Sep 24, 2018

Transcript of Radio Interview – 6PR, The Odd Couple – Monday, 24 September 2018

Subjects: Parliament, Newspoll; welfare recipients, Gender pay gap.

OLIVER PETERSON: We welcome back to Perth Live the Odd Couple and I speak of the Defence Minister Christopher Pyne and the Opposition Infrastructure and Transport spokesman Anthony Albanese. Christopher Pyne, good afternoon to you.

CHRISTOPHER PYNE: Ollie thank-you for having me. It’s nice to be on again.

PETERSON: It’s nice to have you back. Anthony Albanese, hello to you. Commiserations on South Sydney’s loss in the finals series in the rugby league.

ALBANESE: It was very sad. I fled to Rockhampton.

PETERSON: Fled to Rockhampton?

ALBANESE: To get away from Roosters supporters.

PETERSON: Sydney has become a very, very lonely place I can imagine while we are all flying high here hoping the Eagles can destroy Collingwood this weekend. Christopher let me start with you. Last night on 60 Minutes Julie Bishop has claimed that the way that you lot carry on in Question Time makes you no better than school children, Has she got a point?

PYNE: Well before I answer that, Anthony was a little overconfident on Friday morning saying that they would be having chicken on Saturday night, the Rabbitohs.

ALBANESE: Mate, I was I was confident when we didn’t make the finals for 20 years. I was confident. It’s called loyalty.

PYNE: I understand, the Redlegs, my local SANFL team lost on Sunday in the Grand Final against North Adelaide actually so we were very disappointed about that too. But I must admit that I am supporting the Eagles at the AFL. Of course, I would as a South Australian, especially against Collingwood. But in terms of Julie Bishop, well you know I do think that people are thoroughly sick and tired of politicians talking about politics. I think they want us to talk about issues that count for them – education, health, incomes, jobs – and that is what I intend to focus on. I think the weeks of talking internally about introspective issues are not changing one thing in the Australian public’s minds about who is putting them first. So I am just not talking about that any more.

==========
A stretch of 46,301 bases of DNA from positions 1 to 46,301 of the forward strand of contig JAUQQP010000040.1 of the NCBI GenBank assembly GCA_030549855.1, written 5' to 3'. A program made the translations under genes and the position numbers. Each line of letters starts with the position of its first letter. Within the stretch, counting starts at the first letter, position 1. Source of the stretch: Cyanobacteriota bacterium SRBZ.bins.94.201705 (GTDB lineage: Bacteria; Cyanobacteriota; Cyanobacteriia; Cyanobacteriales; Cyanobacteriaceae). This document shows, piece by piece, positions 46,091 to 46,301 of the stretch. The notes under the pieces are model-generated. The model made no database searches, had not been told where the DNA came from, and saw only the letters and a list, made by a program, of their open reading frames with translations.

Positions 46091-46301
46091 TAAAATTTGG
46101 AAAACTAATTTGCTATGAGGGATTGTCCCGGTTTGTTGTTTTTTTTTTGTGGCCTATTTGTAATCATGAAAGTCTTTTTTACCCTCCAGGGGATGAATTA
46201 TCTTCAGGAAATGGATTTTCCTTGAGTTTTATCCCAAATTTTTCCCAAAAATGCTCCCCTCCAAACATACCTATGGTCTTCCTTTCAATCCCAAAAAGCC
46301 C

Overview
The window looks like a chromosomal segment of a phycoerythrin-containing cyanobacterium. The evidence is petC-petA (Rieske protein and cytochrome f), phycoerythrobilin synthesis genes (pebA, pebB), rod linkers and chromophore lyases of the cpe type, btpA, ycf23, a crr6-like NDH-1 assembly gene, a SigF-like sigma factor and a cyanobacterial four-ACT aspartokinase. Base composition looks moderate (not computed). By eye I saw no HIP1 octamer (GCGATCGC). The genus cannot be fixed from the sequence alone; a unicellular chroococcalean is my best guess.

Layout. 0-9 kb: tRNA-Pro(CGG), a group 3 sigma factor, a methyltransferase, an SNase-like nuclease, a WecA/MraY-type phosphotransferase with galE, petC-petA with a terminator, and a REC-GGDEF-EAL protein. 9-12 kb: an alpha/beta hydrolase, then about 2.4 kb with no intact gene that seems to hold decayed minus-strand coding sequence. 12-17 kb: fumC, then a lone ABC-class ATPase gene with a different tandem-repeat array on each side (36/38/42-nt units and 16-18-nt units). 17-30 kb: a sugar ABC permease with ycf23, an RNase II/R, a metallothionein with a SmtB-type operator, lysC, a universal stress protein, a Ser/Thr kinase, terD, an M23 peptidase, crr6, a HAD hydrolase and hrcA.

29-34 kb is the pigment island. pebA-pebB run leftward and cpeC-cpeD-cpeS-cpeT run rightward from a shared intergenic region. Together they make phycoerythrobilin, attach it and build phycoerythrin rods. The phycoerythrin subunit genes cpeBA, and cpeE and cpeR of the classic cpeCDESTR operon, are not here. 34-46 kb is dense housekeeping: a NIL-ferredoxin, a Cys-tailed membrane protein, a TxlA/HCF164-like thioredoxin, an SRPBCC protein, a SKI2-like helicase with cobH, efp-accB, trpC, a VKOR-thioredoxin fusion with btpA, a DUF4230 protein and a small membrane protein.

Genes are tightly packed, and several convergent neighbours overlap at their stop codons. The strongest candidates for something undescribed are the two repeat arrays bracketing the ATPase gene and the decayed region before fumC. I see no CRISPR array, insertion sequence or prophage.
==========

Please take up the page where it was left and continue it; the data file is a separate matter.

PETERSON: OK. Well, put the personalities to the side. That’s fair enough. But when you sit back and have a look at Question Time, whether it be your side or whether it be Anthony’s side and what not, we look at the rough and tumble, the bear pit, of the Federal Parliament during Question Time in particular and just say that is how it is, that is the way that you all carry on and behave. But is there a problem with that? Is it the way that we might view that from the outside that in the end that you are all looking like school children just mucking around in the yard during recess or lunch time?

PYNE: Well Ollie, politics is a robust business. It is very, very competitive. Labor wants me to lose. I want Labor to lose. It’s not for the faint-hearted. That doesn’t mean you can’t be respectful and see good in the other side. I mean Anthony and I do your show, we do several other shows around the country on a regular basis. We manage to disagree on issues – not all issues but plenty of them – but we manage to maintain a respectful friendship and I think that is not a bad model quite frankly.

PETERSON: All right Anthony Albanese I will ask you. Scott Morrison is obviously narrowing the gap with Labor. It is now 54-46. But as the preferred PM question your leader Bill Shorten is about as popular as a Collingwood fan in Perth today. So what is wrong with Bill?

ALBANESE: Well what today’s poll shows is that Labor would win in the order of 25 to 30 seats if an election was held today. And the interesting thing I found about today was the question that was asked: “Are you more likely to vote for the Coalition now that they have changed Leader’. And the answer overwhelmingly is no. And I think going back to the Julie Bishop interview, where I think she made some salient points, one of the things that she said that I think the Australian people are saying as well as former or current foreign ministers to Julie Bishop, is they don’t know why this change happened. And I understand Christopher’s point about inside the beltway but I do think that the Australian people are owed an explanation for why Malcolm Turnbull was removed by Scott Morrison.

PYNE: Ollie I think the poll that Anthony was most interested in today was the preferred prime minister poll which showed that Bill Shorten was preferred PM for one week in the last five years and Scott Morrison has been ahead of him for five of the last six weeks because of course the public have worked out Bill Shorten. They don’t trust him, they think he is a phoney and they don’t want to vote for him. And so if the Government can put together the policies and the record that convinces the public that we are the people they want to keep in Government, I think Bill Shorten will be very much the Achilles heel of the Labor Party and Anthony knows it. That is why he has been circling for some time.